History

The village of Bolton Percy and All Saints' Church have existed for hundreds of years.

In very early times Bolton Percy stood near an important crossing of the River Wharfe. There is a substantial stone road running underneath the village coming from York and heading in the direction of Ulleskelf. It has all the appearance of a Roman construction. It may be that it was an ancient passage and crossing of the river as an alternative or early precedent to the crossing in Tadcaster. It is therefore quite understandable how a community might settle upon it and how the Church of All Hallows at Bodeltone (as it was originally called) may have come about. With the discovery of the early mediaeval coins it is fairly safe to assume there was a settlement here prior to the Viking invasion of York in 867.

A church with a priest in residence is mentioned in the Domesday survey of 1083-1086. With the coming of the Normans to Yorkshire in 1069 the now valuable Manor of Bodeltone, with its church, passed into the hands of William de Percy, an ancestor of the famous Northumbrian family. In approximately 1121 Picot de Percy donated the church to the newly founded Augustinian Priory of Nostell (near Wakefield). By the year 1248 though it was in the hands of the Archbishop of York, having been exchanged for a church nearer to the Priory. Since that point the old church (All Hallows) and newly constructed church of All Saints’ (consecrated in 1424) in the village now known as Bolton Percy have been in a close relationship with York and it’s Minster. Until recent times the parish was a valuable living (in 1877, for example, the net income was £1240 per annum, enough for two curate’s and several servants) and it’s rectors, appointed by the archbishop were frequently men of high status and wealth.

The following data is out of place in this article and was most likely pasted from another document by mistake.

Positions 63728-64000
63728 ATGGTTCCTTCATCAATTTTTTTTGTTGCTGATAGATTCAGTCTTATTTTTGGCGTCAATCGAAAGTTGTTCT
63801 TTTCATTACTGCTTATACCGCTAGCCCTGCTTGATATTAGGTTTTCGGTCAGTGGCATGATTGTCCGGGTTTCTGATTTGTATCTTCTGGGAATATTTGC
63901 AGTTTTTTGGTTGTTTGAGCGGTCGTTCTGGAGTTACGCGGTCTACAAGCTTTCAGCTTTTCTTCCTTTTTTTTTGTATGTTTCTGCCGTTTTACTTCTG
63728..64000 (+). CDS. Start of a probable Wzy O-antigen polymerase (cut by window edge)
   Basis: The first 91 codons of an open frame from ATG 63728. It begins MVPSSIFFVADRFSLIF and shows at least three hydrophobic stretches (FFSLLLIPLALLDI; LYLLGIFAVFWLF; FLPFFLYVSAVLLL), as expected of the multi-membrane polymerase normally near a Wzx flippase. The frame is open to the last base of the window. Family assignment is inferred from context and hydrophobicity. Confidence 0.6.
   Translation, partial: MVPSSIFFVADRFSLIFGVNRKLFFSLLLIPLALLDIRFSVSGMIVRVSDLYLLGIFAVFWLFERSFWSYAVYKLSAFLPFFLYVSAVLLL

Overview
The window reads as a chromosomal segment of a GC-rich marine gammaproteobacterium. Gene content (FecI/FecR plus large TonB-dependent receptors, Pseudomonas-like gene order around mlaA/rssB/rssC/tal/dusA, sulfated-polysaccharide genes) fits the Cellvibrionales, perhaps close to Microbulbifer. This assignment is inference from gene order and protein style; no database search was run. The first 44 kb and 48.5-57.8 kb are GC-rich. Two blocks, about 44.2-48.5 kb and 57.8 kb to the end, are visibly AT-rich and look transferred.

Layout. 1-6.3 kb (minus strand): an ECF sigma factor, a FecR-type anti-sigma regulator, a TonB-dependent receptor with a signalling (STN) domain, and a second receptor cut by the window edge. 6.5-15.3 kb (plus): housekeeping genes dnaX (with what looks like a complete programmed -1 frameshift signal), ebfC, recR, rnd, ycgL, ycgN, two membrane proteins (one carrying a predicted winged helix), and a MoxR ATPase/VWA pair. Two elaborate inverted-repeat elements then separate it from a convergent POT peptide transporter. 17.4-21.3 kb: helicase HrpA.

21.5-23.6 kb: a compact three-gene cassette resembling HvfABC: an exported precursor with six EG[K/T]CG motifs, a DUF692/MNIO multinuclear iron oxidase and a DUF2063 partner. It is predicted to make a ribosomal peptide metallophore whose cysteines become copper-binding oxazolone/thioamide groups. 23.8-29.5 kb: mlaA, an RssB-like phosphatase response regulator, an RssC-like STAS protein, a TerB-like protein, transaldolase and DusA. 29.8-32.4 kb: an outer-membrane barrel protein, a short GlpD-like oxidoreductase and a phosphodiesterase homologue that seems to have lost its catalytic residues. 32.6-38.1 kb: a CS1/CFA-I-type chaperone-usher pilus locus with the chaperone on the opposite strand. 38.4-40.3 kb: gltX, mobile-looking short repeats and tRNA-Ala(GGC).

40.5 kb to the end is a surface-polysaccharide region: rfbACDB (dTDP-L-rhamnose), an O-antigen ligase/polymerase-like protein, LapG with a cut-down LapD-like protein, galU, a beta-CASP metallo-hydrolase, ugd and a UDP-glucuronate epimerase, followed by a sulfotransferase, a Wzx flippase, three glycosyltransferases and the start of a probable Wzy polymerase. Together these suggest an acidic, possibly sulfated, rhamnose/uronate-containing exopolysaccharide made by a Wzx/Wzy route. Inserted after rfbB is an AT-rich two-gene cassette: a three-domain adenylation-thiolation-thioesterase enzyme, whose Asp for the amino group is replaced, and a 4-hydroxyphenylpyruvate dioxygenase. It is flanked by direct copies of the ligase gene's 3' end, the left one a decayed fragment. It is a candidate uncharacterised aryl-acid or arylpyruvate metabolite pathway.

To learn more about some of the people and events that are prominent in our history please click on the links below.